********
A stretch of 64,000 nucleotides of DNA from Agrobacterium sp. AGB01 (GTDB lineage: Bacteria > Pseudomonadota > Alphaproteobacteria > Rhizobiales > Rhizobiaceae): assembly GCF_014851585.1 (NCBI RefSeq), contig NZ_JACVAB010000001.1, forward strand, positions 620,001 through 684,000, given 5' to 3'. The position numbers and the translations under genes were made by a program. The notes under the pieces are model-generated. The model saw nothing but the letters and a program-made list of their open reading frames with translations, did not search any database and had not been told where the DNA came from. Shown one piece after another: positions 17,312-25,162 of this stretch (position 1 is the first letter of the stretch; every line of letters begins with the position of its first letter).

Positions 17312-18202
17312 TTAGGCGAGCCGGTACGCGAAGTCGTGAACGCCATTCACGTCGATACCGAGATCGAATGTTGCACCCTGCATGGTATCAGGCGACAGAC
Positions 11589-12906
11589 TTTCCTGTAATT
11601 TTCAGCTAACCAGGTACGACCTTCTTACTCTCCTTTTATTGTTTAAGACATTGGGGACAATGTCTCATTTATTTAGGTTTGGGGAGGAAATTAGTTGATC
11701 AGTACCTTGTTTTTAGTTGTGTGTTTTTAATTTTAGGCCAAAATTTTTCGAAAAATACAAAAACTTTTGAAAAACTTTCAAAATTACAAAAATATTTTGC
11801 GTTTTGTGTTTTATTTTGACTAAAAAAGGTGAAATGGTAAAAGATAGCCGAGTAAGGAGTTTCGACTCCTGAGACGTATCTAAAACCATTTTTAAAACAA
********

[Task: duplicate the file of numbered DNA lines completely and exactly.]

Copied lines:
A stretch of 64,000 nucleotides of DNA from Agrobacterium sp. AGB01 (GTDB lineage: Bacteria > Pseudomonadota > Alphaproteobacteria > Rhizobiales > Rhizobiaceae): assembly GCF_014851585.1 (NCBI RefSeq), contig NZ_JACVAB010000001.1, forward strand, positions 620,001 through 684,000, given 5' to 3'. The position numbers and the translations under genes were made by a program. The notes under the pieces are model-generated. The model saw nothing but the letters and a program-made list of their open reading frames with translations, did not search any database and had not been told where the DNA came from. Shown one piece after another: positions 17,312-25,162 of this stretch (position 1 is the first letter of the stretch; every line of letters begins with the position of its first letter).

Positions 17312-18202
17312 TTAGGCGAGCCGGTACGCGAAGTCGTGAACGCCATTCACGTCGATACCGAGATCGAATGTTGCACCCTGCATGGTATCAGGCGACAGAC
Positions 11589-12906
11589 TTTCCTGTAATT
11601 TTCAGCTAACCAGGTACGACCTTCTTACTCTCCTTTTATTGTTTAAGACATTGGGGACAATGTCTCATTTATTTAGGTTTGGGGAGGAAATTAGTTGATC
11701 AGTACCTTGTTTTTAGTTGTGTGTTTTTAATTTTAGGCCAAAATTTTTCGAAAAATACAAAAACTTTTGAAAAACTTTCAAAATTACAAAAATATTTTGC
11801 GTTTTGTGTTTTATTTTGACTAAAAAAGGTGAAATGGTAAAAGATAGCCGAGTAAGGAGTTTCGACTCCTGAGACGTATCTAAAACCATTTTTAAAACAA